The impacts of the built environment on health is a widely studied international area of research. One area of research is how urban morphology (e.g. active living environments, also known as neighbourhood walkability) may promote healthy behaviour within a population. However urban morphology and data relating to the built environment varies across different countries.
One of the challenges in international studies is producing consistent, comparable measures of the built environment, in this case active living environments. As part of a study which compares the impact of neighbourhood environments on health outcomes for patients with type 2 diabetes (T2D), neighbourhood-level measures for walkable environments were derived for Canada and Wales using Geographic Information Systems (GIS).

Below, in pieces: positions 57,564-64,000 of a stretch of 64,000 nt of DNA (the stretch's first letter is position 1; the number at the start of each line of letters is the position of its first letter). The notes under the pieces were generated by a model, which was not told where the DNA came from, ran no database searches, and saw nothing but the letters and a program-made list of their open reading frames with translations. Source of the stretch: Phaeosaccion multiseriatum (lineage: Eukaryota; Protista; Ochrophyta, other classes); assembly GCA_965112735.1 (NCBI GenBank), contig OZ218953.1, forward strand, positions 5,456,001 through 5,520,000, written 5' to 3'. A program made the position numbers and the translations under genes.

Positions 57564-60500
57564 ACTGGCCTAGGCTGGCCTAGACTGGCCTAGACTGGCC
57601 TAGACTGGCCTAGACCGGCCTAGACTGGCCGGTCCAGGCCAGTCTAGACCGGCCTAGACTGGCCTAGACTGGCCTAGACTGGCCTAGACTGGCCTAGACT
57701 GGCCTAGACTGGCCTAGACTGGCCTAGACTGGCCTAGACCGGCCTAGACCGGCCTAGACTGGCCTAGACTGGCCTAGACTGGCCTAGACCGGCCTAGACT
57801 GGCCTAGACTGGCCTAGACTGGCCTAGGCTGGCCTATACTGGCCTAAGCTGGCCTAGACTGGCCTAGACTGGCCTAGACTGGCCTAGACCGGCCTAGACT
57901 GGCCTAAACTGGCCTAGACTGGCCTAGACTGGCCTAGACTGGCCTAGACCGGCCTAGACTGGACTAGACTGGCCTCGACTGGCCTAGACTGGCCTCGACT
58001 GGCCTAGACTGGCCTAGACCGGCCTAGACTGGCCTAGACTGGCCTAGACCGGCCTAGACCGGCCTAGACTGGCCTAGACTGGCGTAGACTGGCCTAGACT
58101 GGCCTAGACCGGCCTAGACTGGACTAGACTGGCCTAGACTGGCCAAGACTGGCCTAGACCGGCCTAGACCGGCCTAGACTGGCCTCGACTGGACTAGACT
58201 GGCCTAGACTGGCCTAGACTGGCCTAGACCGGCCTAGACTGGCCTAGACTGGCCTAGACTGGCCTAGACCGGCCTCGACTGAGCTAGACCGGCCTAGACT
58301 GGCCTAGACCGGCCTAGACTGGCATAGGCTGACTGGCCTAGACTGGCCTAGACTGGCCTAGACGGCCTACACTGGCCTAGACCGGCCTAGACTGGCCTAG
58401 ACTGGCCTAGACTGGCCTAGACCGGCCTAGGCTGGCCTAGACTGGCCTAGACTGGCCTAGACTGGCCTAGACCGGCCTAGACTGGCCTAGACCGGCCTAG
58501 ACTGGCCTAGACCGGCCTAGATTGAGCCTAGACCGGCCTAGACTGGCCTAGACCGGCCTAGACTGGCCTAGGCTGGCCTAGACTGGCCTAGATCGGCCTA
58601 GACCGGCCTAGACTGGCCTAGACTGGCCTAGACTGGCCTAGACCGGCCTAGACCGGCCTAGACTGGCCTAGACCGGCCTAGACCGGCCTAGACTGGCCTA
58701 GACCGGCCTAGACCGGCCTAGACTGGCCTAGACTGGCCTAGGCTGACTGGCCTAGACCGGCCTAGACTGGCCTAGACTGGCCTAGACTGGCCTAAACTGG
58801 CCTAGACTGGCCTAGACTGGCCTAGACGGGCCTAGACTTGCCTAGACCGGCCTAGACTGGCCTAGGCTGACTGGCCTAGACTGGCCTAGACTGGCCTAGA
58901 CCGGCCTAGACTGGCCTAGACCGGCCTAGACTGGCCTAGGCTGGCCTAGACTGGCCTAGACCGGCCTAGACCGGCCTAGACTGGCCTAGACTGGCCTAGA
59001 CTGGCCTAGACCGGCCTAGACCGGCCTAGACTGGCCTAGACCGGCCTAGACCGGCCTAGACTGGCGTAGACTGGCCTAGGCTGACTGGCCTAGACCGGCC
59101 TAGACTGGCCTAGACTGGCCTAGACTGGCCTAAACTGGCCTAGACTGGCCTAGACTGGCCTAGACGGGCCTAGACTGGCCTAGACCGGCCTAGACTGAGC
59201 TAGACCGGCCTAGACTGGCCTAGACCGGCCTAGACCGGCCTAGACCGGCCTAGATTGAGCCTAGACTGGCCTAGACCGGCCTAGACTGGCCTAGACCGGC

Using method based upon the Canadian Active Living Environments Database (Can-ALE) we created walkability indicators for Wales, UK. We created GIS models using OpenStreetMap and Office for National Statistics (ONS) Open Data to produce walkability metrics for each Lower Layer Super Output Area (LSOA) in Wales for linkage into the SAIL databank. We compared the GIS generated walkability metrics for Wales with those produced for Canada to evaluate whether the GIS methods are internationally transferable in the context of generating walkability indictors and associations with T2D.
This work highlights the challenges in creating internationally comparable environmental exposure metrics. The differences in urban morphology and scale in Canada and Wales are significant, however this work demonstrates how with considered methodological choices these differences can be overcome to generate comparable built environment indicators.
The generation of comparable walkability indicators for the built environment has allowed subsequent analysis into hospital admissions for people living with T2D in Caranda and Wales. This study has wider implications for international research into the impacts of the built environment on population health and are reproducible on future studies.